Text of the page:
Fujimon School (富士門流)

Fujimon School is one of the generic names for numbers of honzan temples (head temples) and their branch temples in Nichiren Sect, which succeed the dharma lineage of Nikko, who was one of 6 high-caliber disciples of Nichiren. There are also Nikkomon School, Taisekiji School, and so on, as the old generic names used in and from the medieval period and the early-modern period.

They once formed a unified sect in the Meiji period, and after that, going through splits and uniting with the Nichiren Sect, from 8 major honzan temples of Fujimon School, 5 of them formed an independent sect, starting with Nichiren Sho Sect, and 3 of them, belonging to the Nichiren Sect as an organization, kept Nichiren Honbutsu Ron (a creed which regard Nichiren as the principal image) of Shoretsu School, which is a tradition in this monryu (lineage).


They belong to the Shoretsu School, which divides their dependent sutra, twenty-eight chapters of Hokke-kyo Sutra (Lotus Sutra), into two and call the first half 'Shakumon' and the second half 'Honmon,' and regard the master secrets of the Hokke-kyo Sutra to be included in Honmon. (Against this, a school which regards the twenty-eight chapters to be handled as unified sutra is called 'Icchi School').

They regard Nichiren as 'Kuon no Honbutsu' (eternal principal image).

The Main Temples of Fujimon School and Their Belonging Sects

Fuji Gozan (5 temples of Fujimon School in Shizuoka Prefecture)

Taiseki-ji Temple (Nichiren Sho Sect)

Omosu Honmon-ji Temple (Nichiren Sect)

Nishiyama Honmon-ji Temple (independent)

Myoren-ji Temple (Fujinomiya City) (Nichiren Sho Sect)

Koizumi Kuon-ji Temple (Nichiren Sect)

Komon Hachi Honzan (8 honzan temples succeeding the dharma lineage of Nikko)

Fuji Gozan

Yobo-ji Temple (Kyoto Prefecture, Nichiren Hon Sect)

Hota Myohon-ji Temple (Chiba Prefecture, independent)

Izu Jitsujo-ji Temple (Shizuoka Prefecture, Nichiren Sect)


In old days they called themselves Fujimon School, Nikkomon School, and Taiseki-ji School, and even though they did not form a strong unified organization like that seen in the Jodo Shinshu (the True Pure Land Sect of Buddhism), they were connected loosely through personal and academic exchanges.

After the Haibutsu-kishaku (a movement to abolish Buddhism) which followed the Meiji Restoration, the Meiji government came out with Isshu-Ikkancho system (a system in which each sect was allowed only one chief abbot) against every Buddhist sect, and in 1872, a number of schools which had Nichiren as the founder formed the Nichiren Sect. At first, in 1874, this Nichiren Sect was split into Icchi School and Shoretsu School, and Fujimon School belonged to Shoretsu School. Further in 1876, from the discrepancies of creed and monryu, Shoretsu School of Nichiren Sect was dissolved, and Fujimon School organized Honmon Sect as a unified religious community, which was formed by honzan temples and their branch temples of Komon Hachi Honzan. Its shumuin (office for religious management) were put in Omosu Honmon-ji Temple and its organizational systems, such as the selection of the head of the sect in rotations of Hachi Honzan, were arranged, and in 1899, it changed its name to Honmon Sect.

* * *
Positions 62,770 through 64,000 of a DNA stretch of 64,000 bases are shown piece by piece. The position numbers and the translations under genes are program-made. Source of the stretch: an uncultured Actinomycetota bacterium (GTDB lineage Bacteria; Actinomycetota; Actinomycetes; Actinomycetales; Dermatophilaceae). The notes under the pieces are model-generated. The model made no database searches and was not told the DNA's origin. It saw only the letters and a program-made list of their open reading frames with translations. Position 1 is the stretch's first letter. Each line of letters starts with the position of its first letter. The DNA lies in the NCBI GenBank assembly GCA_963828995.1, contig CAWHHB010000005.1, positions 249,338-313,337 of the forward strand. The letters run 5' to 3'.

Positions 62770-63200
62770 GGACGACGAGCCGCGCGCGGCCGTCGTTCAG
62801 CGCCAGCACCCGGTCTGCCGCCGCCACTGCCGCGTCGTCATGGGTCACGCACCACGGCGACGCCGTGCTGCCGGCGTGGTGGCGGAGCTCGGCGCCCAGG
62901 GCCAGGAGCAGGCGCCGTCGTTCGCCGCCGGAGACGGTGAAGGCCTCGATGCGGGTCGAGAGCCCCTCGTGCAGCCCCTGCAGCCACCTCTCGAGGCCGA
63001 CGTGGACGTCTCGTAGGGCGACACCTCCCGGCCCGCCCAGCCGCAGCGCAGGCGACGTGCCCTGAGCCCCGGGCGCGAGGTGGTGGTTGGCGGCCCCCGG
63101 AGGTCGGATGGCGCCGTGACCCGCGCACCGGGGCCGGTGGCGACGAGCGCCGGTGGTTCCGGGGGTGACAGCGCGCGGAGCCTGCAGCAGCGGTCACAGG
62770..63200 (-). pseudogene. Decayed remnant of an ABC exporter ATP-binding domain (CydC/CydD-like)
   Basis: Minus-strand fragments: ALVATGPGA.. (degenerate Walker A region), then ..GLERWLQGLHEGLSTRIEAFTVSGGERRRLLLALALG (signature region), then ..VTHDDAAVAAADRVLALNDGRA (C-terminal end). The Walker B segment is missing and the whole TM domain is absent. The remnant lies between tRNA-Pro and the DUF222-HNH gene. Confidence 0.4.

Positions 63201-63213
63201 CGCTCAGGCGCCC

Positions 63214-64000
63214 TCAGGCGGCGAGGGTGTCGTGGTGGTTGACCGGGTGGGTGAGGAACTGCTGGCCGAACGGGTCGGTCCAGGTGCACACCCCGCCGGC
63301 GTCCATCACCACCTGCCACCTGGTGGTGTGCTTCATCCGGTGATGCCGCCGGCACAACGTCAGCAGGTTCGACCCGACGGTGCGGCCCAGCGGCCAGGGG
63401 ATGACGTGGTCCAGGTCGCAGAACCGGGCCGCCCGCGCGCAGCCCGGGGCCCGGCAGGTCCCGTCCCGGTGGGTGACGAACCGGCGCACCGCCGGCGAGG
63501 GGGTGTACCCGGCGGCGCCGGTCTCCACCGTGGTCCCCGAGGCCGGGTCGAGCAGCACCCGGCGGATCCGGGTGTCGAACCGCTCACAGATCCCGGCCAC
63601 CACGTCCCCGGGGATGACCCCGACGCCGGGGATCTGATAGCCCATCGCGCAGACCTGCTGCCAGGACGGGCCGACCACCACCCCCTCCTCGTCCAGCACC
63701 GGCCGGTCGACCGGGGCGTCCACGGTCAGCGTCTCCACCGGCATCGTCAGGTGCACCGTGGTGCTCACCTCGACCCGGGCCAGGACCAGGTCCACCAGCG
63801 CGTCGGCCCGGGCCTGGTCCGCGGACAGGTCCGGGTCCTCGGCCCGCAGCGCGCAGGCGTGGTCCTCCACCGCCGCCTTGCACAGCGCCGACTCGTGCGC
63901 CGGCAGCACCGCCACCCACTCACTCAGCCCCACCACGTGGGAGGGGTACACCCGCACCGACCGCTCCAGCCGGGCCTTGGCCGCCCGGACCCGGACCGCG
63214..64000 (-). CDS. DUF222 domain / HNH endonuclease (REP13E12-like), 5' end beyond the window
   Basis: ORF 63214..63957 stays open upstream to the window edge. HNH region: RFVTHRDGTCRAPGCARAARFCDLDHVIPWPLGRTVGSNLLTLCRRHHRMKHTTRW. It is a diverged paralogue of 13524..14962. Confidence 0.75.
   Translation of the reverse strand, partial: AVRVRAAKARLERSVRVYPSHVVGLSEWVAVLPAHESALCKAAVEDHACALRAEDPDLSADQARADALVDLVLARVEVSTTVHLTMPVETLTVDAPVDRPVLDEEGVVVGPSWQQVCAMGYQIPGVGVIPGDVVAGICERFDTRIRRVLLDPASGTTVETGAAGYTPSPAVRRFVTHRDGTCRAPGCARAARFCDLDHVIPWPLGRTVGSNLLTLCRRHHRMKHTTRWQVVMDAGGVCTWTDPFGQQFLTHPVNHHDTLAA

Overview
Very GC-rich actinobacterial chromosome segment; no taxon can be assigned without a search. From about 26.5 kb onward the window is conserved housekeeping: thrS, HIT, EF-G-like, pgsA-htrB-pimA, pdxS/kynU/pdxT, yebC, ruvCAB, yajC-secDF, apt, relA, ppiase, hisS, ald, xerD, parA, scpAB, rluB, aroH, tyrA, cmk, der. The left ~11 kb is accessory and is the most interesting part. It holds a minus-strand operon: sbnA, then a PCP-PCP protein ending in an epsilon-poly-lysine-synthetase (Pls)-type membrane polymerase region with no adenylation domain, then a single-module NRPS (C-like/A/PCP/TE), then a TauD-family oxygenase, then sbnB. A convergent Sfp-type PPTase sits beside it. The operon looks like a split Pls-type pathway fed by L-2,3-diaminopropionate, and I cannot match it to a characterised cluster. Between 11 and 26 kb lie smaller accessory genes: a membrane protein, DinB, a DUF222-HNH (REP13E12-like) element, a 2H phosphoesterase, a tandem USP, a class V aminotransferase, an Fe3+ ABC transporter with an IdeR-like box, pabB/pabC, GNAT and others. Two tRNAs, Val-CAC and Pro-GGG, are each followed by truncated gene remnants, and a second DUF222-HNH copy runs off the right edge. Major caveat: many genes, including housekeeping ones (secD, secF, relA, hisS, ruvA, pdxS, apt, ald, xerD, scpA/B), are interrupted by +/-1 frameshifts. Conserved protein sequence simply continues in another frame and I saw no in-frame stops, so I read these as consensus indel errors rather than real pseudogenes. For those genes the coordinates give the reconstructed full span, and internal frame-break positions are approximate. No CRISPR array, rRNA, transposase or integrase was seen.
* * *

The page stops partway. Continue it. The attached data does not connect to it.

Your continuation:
However in 1900, Taiseki-ji Temple and its eighty-seven branch temples separated as Fuji School of Nichiren Sect, and in June 1912, changed its name to Nichiren Sho Sect and has kept its form until the present day.

In 1941, the authority pressured a number of Buddhist schools with the same founder to be unified, and 9 schools of the Nichiren Sect were unified in to 4 schools. As for Fujimon School, Nichiren Sho Sect kept its independence, but Honmon Sect, along with Kenpon Hokke Sect and Nichiren Sect, carried out 'Sanpa Godo' (3 joined sects).
In 1945, by the end of the war, the demand for unity disappeared, but 7 honzan temples and their former branch temples of Fujimon School did not regain their independence as a unified sect,

Twelve temples, including 3 honzan temples, Omosu Honzan-ji Temple, Koizumi Kuon-ji Temple, and Izu Jitsujo-ji Temple, their former branch temples, and the former branch temples of Nishiyama Honmon-ji Temple, kept their 'Godo.'

Yoho-ji Temple and about fifty branch temples belonging to it became independent from Nichiren Sect as Nichiren Hon Sect in 1950. Thirty-four former branch temples kept 'Godo' and remained in Nichiren Sect.

Myoren-ji Temple (Fujinomiya City) and its former 6 branch temples joined Nichiren Sho Sect in December 1950. Former 1 branch temple kept 'Godo' and remained in Nichiren Sect.

Nishiyama Honmon-ji Temple joined Nichiren Sho Sect alone by honzan temple itself in March 1957. Later became an independent religious corporation.

Hota Myohon-ji Temple and its former 4 branch temples joined Nichiren Sho Sect in April 1957. In 1993, Hota Myohon-ji Temple became an independent religious corporation. Former 9 branch temples kept 'Godo' and remained in Nichiren Sect.

Omosu Honmon-ji Temple, which was former sohonzan (grand head temple) of Honmon Sect with shumuin, is counted as one of the 7 grand honzan temples of Nichiren Sect, and with other honzan temples and branch temples of Fujimon School, keeps its original creed as Nikkomon School inside the Nichiren Sect, which has Icchi School and Shaka Honbutsu Ron (creed which regards Shaka as the principal image) as its mainstream.

Omosu Honmon-ji Temple and its former thirty-six branch temples

Koizumi Kuon-ji Temple and its former 4 branch temples

Izu Jitsujo-ji Temple and its former 4 branch temples

Former 1 branch temple of Myoren-ji Temple (Fujinomiya City)

Former 9 branch temples of Hota Myohon-ji Temple

Former thirty-four branch temples of Kyoto Yoho-ji Temple

Former twelve branch temples of Nishiyama Honmon-ji Temple.

[Original Japanese]